I’ve just moved from Ontario out to BC (Kamloops) and unfortunately the cherry tree in the yard some sort of growth on the side of it. I’m not much of a gardener but I have been on the Toronto master gardeners site from time to time previously and have been overwhelmed with how helpful you have been in the past.
I’ve uploaded a picture to give you a better feel for what I am looking at. The green discoloration appears to be something organic so I am thinking a mold, but the open wet part in the middle is what really has me concerned.
If someone with experience with cherry tree has any idea what I’m looking at and what can be done to help rectify this I would be overwhelmingly appreciative.
Your cherry tree has a condition called Gummosis- which is sap from inside the tree flowing out through a perforation in the bark and down the trunk. Gummosis is not a disease but rather a symptom of some type of injury to the tree.
The trunk may have been damaged by sunscald (particularly if the sap originates from the south west side of the trunk), improper pruning (where a branch has been pruned too close or ripped off, damaging the trunk) disease (fungal infections such as Cytospora Canker or Phytophthora), insects (such as Shot hole borer aka Xyleborinus saxeseni or Peach tree borers aka Synanthedon exitiosa), or cultural problems (related to growing conditions).
If you look closely at your tree and its growing conditions you maybe able to solve the mystery. If its too difficult, a certified arborist in your area will be able to help. You may find clues on or around your tree that help you identify the problem. Look for holes in the trunk left by borer type insects, or ‘frass’- the sawdust looking powder that gets pushed out of the tunnels made by borers. For further information I’ve added a Toronto Master Gardener link to a similar Cherry tree borer question.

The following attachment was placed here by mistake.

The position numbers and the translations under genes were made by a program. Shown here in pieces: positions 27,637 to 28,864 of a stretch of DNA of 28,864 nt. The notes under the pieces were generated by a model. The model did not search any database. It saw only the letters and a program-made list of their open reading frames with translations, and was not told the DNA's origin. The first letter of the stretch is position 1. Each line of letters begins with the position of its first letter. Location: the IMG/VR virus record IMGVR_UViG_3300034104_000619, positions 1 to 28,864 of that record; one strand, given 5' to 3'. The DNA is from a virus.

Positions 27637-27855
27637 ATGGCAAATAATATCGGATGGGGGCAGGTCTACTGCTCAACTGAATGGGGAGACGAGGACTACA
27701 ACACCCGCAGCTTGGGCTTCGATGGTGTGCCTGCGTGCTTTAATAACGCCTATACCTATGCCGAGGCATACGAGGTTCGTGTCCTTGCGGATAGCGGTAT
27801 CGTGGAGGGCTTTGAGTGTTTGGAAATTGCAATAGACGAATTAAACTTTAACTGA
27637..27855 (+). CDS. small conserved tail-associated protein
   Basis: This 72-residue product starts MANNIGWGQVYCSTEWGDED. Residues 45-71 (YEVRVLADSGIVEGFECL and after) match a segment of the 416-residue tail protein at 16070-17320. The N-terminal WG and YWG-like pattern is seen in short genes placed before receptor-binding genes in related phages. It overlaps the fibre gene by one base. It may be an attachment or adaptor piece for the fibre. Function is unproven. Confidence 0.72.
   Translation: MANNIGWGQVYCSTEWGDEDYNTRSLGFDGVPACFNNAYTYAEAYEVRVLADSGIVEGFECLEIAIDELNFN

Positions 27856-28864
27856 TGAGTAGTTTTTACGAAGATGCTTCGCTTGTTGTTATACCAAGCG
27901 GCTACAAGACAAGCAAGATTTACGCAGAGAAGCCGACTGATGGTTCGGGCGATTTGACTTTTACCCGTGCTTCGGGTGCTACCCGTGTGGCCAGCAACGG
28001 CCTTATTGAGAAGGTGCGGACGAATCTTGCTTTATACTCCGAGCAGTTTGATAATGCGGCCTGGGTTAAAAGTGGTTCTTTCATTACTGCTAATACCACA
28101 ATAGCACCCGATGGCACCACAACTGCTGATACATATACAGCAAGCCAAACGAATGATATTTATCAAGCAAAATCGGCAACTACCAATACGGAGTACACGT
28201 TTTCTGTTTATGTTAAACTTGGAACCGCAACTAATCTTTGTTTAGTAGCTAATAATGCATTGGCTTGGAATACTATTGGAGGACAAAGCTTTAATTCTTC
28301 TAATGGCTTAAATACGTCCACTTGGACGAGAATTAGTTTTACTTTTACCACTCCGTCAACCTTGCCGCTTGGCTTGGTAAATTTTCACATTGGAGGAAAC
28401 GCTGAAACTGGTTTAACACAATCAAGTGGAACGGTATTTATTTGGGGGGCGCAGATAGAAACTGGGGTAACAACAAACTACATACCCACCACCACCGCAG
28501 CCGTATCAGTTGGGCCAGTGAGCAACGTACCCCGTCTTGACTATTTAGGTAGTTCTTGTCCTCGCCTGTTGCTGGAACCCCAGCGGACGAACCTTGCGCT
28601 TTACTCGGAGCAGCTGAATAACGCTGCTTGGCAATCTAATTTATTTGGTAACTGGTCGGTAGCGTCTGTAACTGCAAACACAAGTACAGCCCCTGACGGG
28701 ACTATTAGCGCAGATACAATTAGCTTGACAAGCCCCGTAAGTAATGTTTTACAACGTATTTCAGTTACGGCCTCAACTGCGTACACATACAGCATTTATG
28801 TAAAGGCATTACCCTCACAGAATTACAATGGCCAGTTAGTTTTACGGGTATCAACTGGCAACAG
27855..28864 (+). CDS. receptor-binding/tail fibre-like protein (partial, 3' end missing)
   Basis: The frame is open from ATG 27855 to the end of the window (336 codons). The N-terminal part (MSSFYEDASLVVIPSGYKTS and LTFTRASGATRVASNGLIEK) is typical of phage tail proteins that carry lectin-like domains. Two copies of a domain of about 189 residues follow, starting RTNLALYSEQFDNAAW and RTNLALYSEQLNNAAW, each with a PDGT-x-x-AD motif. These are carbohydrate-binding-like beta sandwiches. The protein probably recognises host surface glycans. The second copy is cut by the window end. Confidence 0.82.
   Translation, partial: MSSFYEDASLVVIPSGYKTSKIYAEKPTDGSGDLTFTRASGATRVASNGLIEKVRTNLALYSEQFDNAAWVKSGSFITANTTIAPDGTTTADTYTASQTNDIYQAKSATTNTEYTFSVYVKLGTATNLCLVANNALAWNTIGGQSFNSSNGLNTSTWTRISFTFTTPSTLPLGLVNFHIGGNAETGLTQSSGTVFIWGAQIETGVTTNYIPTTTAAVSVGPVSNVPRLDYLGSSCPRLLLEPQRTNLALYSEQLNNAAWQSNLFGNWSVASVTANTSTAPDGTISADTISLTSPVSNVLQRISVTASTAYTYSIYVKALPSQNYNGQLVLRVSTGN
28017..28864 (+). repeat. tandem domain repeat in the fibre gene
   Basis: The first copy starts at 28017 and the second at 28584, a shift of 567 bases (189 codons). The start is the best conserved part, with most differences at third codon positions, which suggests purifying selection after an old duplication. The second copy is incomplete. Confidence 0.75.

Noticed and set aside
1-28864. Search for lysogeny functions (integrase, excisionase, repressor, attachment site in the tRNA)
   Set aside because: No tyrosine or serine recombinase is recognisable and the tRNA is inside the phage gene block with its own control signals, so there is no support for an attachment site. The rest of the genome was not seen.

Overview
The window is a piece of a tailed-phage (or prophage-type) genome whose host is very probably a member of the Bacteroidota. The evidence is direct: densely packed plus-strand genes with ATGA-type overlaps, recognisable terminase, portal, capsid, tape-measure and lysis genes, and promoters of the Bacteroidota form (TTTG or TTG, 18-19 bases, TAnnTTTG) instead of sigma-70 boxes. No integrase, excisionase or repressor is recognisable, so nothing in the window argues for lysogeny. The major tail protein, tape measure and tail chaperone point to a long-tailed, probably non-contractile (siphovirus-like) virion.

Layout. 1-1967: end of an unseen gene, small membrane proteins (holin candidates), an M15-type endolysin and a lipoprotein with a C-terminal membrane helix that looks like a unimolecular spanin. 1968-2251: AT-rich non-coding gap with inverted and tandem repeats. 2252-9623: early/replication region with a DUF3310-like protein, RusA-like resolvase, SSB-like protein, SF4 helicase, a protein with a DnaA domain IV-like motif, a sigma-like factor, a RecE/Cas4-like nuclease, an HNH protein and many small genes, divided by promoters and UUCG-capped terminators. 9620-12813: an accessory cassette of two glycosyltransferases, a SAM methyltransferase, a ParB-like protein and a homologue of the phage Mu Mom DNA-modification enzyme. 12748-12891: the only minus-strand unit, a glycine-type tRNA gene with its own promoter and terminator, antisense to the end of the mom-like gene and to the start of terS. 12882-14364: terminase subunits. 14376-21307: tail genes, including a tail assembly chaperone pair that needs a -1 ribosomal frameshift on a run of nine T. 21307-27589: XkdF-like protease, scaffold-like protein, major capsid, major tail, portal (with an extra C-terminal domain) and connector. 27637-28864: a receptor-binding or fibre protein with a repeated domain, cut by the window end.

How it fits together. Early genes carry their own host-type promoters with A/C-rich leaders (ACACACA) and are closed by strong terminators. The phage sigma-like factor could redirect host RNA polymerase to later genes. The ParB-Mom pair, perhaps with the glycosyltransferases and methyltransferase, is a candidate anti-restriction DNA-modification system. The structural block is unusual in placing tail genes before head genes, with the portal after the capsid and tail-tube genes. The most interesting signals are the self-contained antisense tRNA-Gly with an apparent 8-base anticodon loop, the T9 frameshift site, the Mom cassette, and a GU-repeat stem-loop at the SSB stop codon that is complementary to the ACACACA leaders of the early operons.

Are there any signs of fungal infection? Do the leaves look normal or are they distorted or discoloured? Are there any unusual growths on the stems?
Check the growing conditions around your tree. If its planted in a sunny location with well drained soil then your tree shouldn’t require extra fertilizer. You could add some organic compost around the base, but not against the trunk, to add some slow release nitrogen and micronutrients to the soil if it looks like its low in organic matter.
Does you tree get enough water? Cherry trees don’t like low lying areas with wet soils, but they also don’t like long periods without water. Your tree obviously grew well for many years, so have conditions changed recently?
The mold looking growth on the trunk is most likely lichen, which will not harm your tree and could be an indicator that your tree is in decline, not receiving enough sunlight (Cherry trees like 8 hours a day of sun exposure) or generally stressed.
If you need more help, try asking your local Master Gardener group as they may have some local growing tips or arborist information. Here is their website http://growing.mgabc.org/content/thompson-shuswap